There will soon come a day when creating a video game will be not much different from filming a movie
Two games currently in development illustrate the fine line that divides the two processes—and the actors who were cast for the games, rehearsed for them, and then acted in their "filming" can surely attest to their similarities.
Brand new technologies contributed to the creation of both games: Sony's Uncharted: Drake's Fortune—expected to be released on Nov. 20 for the PlayStation 3—utilizes a state-of-the-art motion-capture process to give the illusion of life-like animated characters, while the martial arts fighters in Creative Edge Studios' Warriors of Elysia don't just seem real, they are real. For possibly the first time, live actors were filmed and their non-animated images placed in 3-D environments and made available for gamers to manipulate in real-time with whatever punches and kicks they choose. Warriors for the PC had been scheduled for year-end release but may be postponed until early 2008.
Sony and Creative Edge both claim that they are creating better games that benefit from being more lifelike because they capture human emotion. It remains to be seen whether gamers will agree when they vote with their pocketbooks.
Sony's Santa Monica, Calif.-based Naughty Dog studio is known primarily for more stylized, cartoon-like games like Crash Bandicoot and the Jak and Daxter series. But Amy Hennig says that the launch of her new franchise, which is based on the classic pulp action-adventure serials of the '30s, demands a more realistic look.
Hennig's role would be that of "producer" at another game studio but, at Naughty Dog, her title is "game director," since, as she explains, her company has moved slowly toward more of a film model. It is a nod toward how game-making is become increasingly like movie-making, she agrees.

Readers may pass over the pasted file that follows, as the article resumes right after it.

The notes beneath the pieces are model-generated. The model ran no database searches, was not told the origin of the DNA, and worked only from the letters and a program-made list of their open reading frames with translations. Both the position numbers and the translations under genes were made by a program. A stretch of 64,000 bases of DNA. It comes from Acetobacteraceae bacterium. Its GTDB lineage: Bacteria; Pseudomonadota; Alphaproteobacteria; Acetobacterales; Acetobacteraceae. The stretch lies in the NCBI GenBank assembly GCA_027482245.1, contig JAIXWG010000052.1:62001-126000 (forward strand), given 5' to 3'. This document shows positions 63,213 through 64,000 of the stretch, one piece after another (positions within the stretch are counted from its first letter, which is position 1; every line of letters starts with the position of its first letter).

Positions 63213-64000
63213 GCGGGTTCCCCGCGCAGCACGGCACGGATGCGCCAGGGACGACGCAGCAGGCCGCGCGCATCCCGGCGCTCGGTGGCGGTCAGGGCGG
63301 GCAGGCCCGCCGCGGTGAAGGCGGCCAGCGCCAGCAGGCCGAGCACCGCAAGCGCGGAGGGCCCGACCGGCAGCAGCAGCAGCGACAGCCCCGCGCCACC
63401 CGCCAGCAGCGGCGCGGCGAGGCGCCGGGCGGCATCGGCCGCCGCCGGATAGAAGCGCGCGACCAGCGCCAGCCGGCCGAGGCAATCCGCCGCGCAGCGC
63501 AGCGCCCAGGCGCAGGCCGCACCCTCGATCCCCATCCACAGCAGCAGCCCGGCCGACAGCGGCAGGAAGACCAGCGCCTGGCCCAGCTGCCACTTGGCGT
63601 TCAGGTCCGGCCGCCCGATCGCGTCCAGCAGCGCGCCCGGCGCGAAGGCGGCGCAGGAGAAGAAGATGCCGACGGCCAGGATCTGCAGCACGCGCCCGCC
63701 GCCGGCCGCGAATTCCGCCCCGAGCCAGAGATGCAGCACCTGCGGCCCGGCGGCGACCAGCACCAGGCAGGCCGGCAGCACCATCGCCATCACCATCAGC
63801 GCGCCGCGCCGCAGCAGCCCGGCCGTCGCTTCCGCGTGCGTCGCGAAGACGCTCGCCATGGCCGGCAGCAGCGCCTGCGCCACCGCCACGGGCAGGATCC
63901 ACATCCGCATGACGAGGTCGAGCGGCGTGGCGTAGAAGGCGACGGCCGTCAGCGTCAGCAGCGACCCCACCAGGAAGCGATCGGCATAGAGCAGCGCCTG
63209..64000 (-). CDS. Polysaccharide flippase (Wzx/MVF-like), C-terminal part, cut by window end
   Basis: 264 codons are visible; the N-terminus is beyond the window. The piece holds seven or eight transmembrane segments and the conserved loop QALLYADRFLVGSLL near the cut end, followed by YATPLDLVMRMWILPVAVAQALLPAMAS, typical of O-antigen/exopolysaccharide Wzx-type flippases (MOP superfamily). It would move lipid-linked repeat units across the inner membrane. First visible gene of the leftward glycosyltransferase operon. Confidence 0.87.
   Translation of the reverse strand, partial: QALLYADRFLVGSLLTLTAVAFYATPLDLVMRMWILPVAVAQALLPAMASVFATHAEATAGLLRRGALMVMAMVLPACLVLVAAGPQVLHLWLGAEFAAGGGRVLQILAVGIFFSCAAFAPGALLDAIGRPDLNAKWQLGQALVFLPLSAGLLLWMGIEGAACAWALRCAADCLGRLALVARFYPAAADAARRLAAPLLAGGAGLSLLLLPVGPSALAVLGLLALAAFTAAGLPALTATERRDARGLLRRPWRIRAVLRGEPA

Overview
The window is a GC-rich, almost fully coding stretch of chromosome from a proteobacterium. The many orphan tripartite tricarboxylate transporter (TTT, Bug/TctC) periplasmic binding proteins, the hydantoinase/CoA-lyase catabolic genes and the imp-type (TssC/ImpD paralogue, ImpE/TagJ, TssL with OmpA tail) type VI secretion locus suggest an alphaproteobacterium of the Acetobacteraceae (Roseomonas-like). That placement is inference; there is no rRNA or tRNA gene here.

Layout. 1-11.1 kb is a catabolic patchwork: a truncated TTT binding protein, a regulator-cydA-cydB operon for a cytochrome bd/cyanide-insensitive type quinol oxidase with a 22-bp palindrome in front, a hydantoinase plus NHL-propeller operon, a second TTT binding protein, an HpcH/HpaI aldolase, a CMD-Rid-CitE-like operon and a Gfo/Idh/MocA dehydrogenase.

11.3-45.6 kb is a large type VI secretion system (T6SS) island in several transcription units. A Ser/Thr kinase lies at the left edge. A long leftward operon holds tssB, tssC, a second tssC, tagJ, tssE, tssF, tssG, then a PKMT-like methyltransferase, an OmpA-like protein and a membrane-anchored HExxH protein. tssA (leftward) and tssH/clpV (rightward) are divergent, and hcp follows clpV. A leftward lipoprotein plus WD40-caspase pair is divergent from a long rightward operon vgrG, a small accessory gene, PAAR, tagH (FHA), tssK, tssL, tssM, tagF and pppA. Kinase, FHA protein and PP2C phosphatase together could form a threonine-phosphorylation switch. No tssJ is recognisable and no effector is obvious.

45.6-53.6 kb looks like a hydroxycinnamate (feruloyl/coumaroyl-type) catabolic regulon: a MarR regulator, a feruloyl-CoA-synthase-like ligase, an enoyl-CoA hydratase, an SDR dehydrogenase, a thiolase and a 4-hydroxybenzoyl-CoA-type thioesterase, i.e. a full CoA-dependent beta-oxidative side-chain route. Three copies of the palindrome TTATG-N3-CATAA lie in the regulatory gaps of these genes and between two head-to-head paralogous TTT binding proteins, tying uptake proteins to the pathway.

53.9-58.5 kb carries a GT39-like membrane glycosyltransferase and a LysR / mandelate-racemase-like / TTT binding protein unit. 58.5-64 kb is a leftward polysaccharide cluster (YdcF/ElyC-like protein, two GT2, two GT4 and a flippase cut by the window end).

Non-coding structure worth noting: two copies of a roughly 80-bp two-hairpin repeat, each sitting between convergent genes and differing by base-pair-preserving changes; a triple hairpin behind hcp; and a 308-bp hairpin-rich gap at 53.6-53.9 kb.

"Naughty Dog has always done all of its animation by hand," says Hennig, "and it was all done by a staff of traditionally trained, Disney-type animators. But, for Uncharted, we have a very strong, very lifelike main character who has a lot of depth, personality, and wit, with a very strong cast around him. From the start, we knew we needed to replicate believable human expressions and emotions, which meant that the casting and the performances were going to be critical. So that's where we started."
She describes the central character of Nathan Drake as very gritty, "very Harrison Ford, very Bruce Willis, with a charm that we wanted when we cast our hero." The role went to Nolan North, a veteran of over 80 video games and TV shows, while Emily Rose became the game's heroine, Elena Fisher.
In order to replicate the human emotions of the actors, Hennig and her team knew early on that they needed to use a state-of-the-art mo-cap process.
"It's very difficult for a traditional hand animator to accomplish what we set out to do," she says. "We didn't want our characters to be caricatures or cardboard cutouts. We wanted an emotional authenticity. That's why a Harrison Ford is more memorable than some forgettable actor in a forgettable film ... because he can create a character that seems believable. We wanted to tone back the squash-stretch exaggerations of nonrealistic characters and do something that's actually low-key and believable with the kind of depth you don't ordinarily see in a video game."
But Hennig doesn't believe that technology was the only key to capturing emotion; rather, she said, it was the production of the game as if it were a traditional movie or stage play.
"Our two lead actors were cast not because they had mo-cap experience but because they had a lot of camera and stage experience and knew how to use their bodies in their performance," she recalls. "And because they had the right personalities and the right physical types and the right voices."
Before each mo-cap session, there were table reads and rehearsals and scene blocking—all typically unheard of in video game creation. Then came improvisation, the script was revised as the cast contributed new ideas, and improvements were made.
"We worked with Gordon Hunt as our mo-cap and voice director," says Hennig, "a man with tons of stage and TV experience, which I think was critical. Either out of eagerness or arrogance, many video game developers think they can do it all themselves, but there's no replacement for experience, for someone who knows how to work with actors."
Hennig believes that gamers will see the difference: "Instead of getting the usual over-the-top performances you usually experience in a video game, I expect gamers will say, 'Wow! They seem just like real people.' And that's because the performances you're seeing do come from real people."
It was a one-year process for the actors—from being cast in August of 2006 to wrapping the mo-cap filming in August of 2007.